Communicating climate change through place based engagement: methods, research, and applications to parks and protected area visitors
Davis, Shawn Kyle, author
Thompson, Jessica L., advisor
Donnelly, Maureen P., advisor
Vaske, Jerry J., committee member
Bruyere, Brett L., committee member
Champ, Joseph, committee member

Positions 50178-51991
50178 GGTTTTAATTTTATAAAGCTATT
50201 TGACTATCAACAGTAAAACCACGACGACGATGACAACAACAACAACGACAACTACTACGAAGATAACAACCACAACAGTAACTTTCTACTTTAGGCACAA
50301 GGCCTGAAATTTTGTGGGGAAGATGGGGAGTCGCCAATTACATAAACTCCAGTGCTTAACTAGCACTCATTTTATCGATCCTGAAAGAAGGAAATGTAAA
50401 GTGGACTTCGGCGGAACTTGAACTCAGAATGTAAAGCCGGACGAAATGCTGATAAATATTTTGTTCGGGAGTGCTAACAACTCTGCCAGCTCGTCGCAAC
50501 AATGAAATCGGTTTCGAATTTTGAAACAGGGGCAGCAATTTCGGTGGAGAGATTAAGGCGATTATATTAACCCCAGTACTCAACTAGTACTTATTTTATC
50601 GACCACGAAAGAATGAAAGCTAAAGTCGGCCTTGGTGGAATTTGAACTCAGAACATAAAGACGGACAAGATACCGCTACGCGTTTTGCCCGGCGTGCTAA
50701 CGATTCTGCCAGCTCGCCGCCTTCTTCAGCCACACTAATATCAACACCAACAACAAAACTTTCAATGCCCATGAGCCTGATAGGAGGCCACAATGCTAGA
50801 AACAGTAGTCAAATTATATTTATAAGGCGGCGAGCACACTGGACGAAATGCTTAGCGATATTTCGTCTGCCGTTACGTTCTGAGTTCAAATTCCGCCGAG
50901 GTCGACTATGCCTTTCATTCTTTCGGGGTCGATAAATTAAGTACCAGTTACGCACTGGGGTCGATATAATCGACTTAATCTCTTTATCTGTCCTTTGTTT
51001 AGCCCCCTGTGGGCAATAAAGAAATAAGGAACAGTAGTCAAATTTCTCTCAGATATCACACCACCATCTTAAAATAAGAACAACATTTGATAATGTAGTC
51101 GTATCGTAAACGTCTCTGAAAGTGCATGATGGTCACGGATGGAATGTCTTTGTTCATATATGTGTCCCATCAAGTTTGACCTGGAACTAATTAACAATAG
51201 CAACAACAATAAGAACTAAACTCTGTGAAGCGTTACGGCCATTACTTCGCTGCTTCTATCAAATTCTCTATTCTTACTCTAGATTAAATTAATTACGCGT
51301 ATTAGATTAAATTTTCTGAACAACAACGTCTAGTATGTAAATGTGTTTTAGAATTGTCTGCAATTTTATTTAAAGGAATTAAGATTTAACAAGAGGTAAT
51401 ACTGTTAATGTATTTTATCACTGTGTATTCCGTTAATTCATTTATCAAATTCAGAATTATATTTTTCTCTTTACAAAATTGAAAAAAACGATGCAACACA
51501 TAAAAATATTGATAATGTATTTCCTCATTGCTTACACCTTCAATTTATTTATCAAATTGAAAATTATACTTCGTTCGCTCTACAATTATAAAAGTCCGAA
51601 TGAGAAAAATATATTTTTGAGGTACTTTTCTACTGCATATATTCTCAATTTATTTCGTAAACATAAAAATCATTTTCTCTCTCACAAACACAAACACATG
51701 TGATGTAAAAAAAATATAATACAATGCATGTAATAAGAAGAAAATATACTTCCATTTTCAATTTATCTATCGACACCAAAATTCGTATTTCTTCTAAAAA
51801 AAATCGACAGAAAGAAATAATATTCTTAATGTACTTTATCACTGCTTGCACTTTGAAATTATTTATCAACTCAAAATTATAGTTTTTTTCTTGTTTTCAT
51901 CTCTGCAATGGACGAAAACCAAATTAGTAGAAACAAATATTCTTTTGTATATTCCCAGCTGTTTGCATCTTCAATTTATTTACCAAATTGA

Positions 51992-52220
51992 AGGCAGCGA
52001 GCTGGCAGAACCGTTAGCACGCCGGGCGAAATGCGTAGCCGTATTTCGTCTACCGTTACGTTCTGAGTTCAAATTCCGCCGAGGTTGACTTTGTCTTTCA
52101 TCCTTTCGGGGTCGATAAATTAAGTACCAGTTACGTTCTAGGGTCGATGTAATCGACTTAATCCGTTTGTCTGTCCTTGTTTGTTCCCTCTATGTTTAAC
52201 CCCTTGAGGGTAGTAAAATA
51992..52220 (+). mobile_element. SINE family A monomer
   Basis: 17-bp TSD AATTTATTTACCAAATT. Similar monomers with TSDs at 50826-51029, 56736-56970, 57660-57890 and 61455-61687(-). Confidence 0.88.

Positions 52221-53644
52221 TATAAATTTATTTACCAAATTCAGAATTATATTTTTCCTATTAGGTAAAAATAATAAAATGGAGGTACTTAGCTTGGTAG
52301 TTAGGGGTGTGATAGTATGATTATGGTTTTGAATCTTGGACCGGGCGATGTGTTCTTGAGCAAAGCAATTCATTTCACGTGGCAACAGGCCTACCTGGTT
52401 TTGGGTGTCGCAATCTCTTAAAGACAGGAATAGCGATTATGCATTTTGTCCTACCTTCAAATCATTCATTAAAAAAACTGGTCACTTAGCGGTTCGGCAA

This research explored the connections between place attachment and resident perceptions of tourism. Aspects of place attachment such as place identity and place dependence were tested against tourism dependence for strength of correlation and relationship to perceived impacts of tourism. Survey data were collected from residents of eight communities in Colorado. The researcher hypothesized that there would exist a positive relationship between place dependence and place identity, as well as a negative relationship between place identity and tourism impacts. Results from this research show that place dependence has a direct effect on place identity (β = .61, p <.001). Place identity was found to have a significant effect on a variety of tourism impacts. Rapid advances in tablet technology and the increasing availability of electronic survey applications provide opportunities to streamline on-site human dimensions data col- lection. This article compares response rates and cost efficiencies of an iPad interface used for on-site survey administration to other types of human dimensions of wildlife survey administration response rates and expenses. Results also illustrate respondents' interface preference from a recent survey administered at National Wildlife Refuges and National Parks across the United States. Refuge and Park visitors enjoyed taking on-site surveys on iPads more than traditional paper surveys, and indicated a preference for taking future surveys on iPads instead of paper (t = 21.64, p < .001, η = .39); iPad survey administration was more cost efficient for large (over 1,350) survey samples, and garnered a higher than average response rate than online and mail surveys, but similar to average response rates for on-site intercept survey administration. In this paper we present and test a theoretical framework for place-based climate change engagement. The framework is based on principles from place attachment theory, place- based education, free-choice learning, and norm activation theory. The framework, which we empirically validate here, demonstrates the power of engaging citizens in action-based learning at physical, material places, which are also symbolic sites for inspiring political action and learning about climate change impacts. Research has shown that climate change will resonate with diverse audiences when: (1) it is situated in cultural values and beliefs, (2) it is meaningful to that audience, and (3) it empowers specific action. We use data collected at 16 national parks and wildlife refuges in the USA; all of which are experiencing the impacts of climate change and struggling to develop climate change communication and outreach activities for their visitors and local communities. Thus, this framework and the empirical validation presented are the result of triangulating quantitative survey data (n =4,181) and qualitative interviews (n =359) to argue for the unparalleled potential for America's parks and refuges to inspire civic engagement in climate change through place-based communication. People everywhere are defined in part by the places they live and the places they love. Climate change is a global challenge that threatens peoples' homes, work places and protected areas around the world. This paper explores the connection between the distance National Park visitors live from the Park and their perceived connection to that place as well as related influences on perception of climate change impacts. The researchers built upon Norton and Hannon's (1997) work hypothesizing that the closer visitors lived to the Park, the greater place attachment they would exhibit. Based on an on-site survey of visitors to Kenai Fjords National Park (KEFJ), visitors' place attachment and proximity to the Park were mapped using ArcGIS software. Results show that regardless of distance, the majority of visitors who took the survey reported that they have a strong attachment to KEFJ. This attachment positively correlated with visitor ability to see climate change impacts (r = .20, p < .001) and their desire to learn more about climate change (r = .26, p < .001) in the Park. This study shows that National Parks have the potential to educate a vast audience on the effects climate change will have to these iconic landscapes and how they help protect these places, regardless of where they live.